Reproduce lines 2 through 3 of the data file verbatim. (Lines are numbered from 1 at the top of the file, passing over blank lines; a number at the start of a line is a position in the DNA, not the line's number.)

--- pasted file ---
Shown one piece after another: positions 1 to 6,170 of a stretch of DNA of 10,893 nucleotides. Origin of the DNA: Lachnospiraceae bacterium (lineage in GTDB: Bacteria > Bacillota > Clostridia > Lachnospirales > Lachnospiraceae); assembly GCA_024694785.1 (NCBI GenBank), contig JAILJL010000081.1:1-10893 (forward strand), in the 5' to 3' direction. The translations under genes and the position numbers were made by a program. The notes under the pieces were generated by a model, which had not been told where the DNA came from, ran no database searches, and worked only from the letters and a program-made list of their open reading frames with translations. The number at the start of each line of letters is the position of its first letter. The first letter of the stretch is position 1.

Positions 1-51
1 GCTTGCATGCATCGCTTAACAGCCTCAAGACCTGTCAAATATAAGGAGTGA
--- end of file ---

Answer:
Positions 1-51
1 GCTTGCATGCATCGCTTAACAGCCTCAAGACCTGTCAAATATAAGGAGTGA